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Diaspora backs VCB; Calls for facts before condemnation

Monday, June 17, 2013    

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MONTEGO BAY, St James — the Jamaican Diaspora last night reacted with shock to the positive drug test of Olympic champion Veronica Campbell Brown, but gave her support with the hope her name would be cleared.

Meeting here in Montego Bay for the fifth staging of the Biennial Jamaica Diaspora Conference, the overseas-based Jamaicans said persons should await the facts before condemning the athlete who has over the years represented the country with distinction.

"I think that we are sensationalising the whole issue. We should wait until all the facts come out. I don't think that she or the management are stupid; and from what I have read that masking agent can be used for a lot of things. I read that she went to a dentist ,and [so] we should just wait until all the facts are in before we jump to judgment. I have all confidence that she would not have jeopardised her career and our reputation for that. It's not even an Olympic year," said Patrick Beckford, former Diaspora Advisory Board member for United States North East and a native of Trelawny.

Harold Mignott, of Philadelphia and also a former Diaspora Advisory Board member for the North East USA, said, too, that it was it's too early to make judgment.

"There are many ways that these things can happen, and there is a lot more that needs to come out before we make judgment. I am a physician and there are many ways that [the diuretic] could get into her system, so we really need to wait and see, because everything now is really speculation and it won't really do anybody any good to be making wild speculations and accusations," Mignott told the Jamaica Observer before the opening of the conference last night.

Philip Mascoll, director of the Jamaica Diaspora Canada Foundation, said "I think Jamaicans are too quick to condemn others".

He added: "I take a diuretic because I have slightly high blood pressure, and so I take it to remove excess water from my system. Who is to say that the lady was not doing the same thing. Let us investigate before we batter our own. So the test has proven positive.... probably she has an explanation. Don't find her guilty without trial. If she is guilty, then we will deal with it then."

Irwin Clare, Diaspora Advisory Board Member for the USA, North East, and CEO Team Jamaica Bickle, said the situation was an unfortunate occurrence and also called for the facts to be "brought to light" before condemning Campbell Brown. "However, by the main fact of the information that is out there it does not go well for the sport and the country, because usually when these things are said and the headlines are made the whole world hears about it and reactions are usually done in 'fine prints'. It really is not a good time, and we can only hope for the best, but we should not forget that she has served Jamaica well.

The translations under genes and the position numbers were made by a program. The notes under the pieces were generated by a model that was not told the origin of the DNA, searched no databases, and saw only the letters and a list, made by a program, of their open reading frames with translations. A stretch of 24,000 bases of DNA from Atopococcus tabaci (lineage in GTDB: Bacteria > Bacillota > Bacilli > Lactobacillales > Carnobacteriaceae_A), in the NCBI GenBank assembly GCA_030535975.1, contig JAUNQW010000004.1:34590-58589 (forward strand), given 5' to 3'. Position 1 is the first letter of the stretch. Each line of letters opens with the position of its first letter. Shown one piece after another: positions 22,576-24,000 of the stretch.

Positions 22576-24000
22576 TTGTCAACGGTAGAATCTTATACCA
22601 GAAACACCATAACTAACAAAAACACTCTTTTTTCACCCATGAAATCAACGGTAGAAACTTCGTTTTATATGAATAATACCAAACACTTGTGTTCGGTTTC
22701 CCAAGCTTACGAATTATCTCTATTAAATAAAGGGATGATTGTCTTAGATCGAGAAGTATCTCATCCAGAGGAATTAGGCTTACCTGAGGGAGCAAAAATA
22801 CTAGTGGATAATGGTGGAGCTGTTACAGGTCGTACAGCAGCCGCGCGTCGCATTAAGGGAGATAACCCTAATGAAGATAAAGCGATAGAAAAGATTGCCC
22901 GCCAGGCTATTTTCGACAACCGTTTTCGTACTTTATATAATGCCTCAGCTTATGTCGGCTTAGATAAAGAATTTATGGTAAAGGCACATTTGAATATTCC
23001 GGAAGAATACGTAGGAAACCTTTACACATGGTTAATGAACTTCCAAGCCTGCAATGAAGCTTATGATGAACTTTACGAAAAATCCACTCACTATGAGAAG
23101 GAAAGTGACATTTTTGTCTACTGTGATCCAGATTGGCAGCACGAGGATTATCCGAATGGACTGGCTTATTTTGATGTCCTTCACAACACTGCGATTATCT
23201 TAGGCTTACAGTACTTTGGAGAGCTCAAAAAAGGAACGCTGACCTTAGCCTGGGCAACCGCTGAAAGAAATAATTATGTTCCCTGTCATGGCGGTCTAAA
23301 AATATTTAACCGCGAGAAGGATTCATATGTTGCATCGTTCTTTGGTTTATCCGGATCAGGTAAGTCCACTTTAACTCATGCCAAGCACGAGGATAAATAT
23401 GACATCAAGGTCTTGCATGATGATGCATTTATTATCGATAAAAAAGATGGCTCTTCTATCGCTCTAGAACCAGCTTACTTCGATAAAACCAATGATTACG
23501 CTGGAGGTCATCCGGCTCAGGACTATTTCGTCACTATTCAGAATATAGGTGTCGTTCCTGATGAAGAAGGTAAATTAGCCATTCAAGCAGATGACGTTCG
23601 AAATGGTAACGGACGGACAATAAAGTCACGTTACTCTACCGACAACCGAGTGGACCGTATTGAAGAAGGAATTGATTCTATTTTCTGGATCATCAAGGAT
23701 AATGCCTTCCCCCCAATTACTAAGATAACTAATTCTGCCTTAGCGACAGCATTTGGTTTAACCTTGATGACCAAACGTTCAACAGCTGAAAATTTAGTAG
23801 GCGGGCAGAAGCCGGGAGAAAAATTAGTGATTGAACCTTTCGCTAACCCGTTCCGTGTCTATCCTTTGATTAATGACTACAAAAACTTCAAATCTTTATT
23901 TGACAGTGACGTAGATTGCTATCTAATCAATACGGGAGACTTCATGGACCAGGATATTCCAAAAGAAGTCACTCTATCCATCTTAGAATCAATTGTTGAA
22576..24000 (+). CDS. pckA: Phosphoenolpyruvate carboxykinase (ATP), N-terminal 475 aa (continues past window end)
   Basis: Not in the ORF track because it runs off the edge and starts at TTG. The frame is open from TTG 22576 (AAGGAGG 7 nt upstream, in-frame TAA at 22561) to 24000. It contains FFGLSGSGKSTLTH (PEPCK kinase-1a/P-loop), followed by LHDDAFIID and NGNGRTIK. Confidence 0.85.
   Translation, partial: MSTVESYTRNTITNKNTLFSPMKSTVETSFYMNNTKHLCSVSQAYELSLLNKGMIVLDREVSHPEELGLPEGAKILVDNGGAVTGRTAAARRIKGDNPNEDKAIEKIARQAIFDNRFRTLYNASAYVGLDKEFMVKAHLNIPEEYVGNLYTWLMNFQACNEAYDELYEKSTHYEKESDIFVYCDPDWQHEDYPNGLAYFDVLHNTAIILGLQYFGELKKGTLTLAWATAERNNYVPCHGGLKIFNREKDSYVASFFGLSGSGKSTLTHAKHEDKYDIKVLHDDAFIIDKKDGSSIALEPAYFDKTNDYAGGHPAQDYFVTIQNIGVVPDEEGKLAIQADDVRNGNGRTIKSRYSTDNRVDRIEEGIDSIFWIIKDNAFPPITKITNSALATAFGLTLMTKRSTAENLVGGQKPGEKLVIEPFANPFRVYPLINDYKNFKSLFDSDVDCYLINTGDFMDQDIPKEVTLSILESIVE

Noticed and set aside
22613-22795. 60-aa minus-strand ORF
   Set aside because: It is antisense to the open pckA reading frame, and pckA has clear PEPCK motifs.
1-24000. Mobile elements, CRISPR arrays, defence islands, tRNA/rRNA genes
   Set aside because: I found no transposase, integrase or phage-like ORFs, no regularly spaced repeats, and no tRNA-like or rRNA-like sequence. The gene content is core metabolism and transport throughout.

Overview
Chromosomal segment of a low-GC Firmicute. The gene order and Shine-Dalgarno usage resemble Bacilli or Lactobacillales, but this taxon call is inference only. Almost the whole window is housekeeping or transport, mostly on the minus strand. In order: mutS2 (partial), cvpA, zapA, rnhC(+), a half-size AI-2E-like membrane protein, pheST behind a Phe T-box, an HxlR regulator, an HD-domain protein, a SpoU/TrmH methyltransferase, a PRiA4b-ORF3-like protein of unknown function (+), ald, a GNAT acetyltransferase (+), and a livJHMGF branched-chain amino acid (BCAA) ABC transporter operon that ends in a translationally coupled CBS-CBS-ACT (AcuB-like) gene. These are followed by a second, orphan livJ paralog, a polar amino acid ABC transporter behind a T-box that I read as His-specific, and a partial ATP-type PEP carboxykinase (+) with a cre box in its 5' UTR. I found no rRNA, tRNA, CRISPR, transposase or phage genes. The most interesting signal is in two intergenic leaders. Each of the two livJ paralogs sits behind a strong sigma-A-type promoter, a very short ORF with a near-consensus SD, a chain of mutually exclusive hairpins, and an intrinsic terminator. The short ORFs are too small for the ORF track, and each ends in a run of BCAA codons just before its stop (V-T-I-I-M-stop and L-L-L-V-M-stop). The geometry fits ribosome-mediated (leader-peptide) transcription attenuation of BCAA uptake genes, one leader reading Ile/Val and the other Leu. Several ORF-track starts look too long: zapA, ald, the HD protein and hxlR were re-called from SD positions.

"The whole of athletics have been tainted with these types of situations, and I don't think that Jamaica will be treated any differently. People have gone through these things, but when we look at Veronica Campbell Brown and how Jamaican athletes have done so well drug-free, her situation; has cast a negative aspersion on the whole situation so that's where the concern is," said Clare.

On Saturday, President of the Jamaica Olympic Association Mike Fennell pleaded with the public, and the media in particular, not to jump the gun over the positive drug test. "Let us not jump to final conclusions before we have gone through the process and know exactly what the facts are," he told the Jamaica Observer.

"Based on what I read, I see people writing to say that diuretics [act as] a masking agent, but that's not the entire story, because diuretics was on the banned list before, particularly for those sports and events that have weight consideration," Fennell told the Observer.

In the meantime, a well-placed source quoted by the Observer yesterday said the situation might have grown out of proportion, saying the reports of dire consequences and banishment of up to two years could be premature.

"No serious drugs were involved, no PEDs (performance-enhancing drugs) were involved, that's all I will say," the source, was quoted as saying.

Campbell Brown is expected to face a Jamaica Anti-doping Commission's panel to explain how the substance got into her system. According to the source, she could receive a three-month ban or even a public reprimand.

Campbell Brown, who has represented Jamaica with distinction as a junior and senior athlete, has won three Olympic gold, two silver and two bronze medals at the world's greatest sporting showcase — the best by any Jamaican female athlete.

She has an equally brilliant achievement in the World Championships with nine medals overall (two gold, and seven silver).

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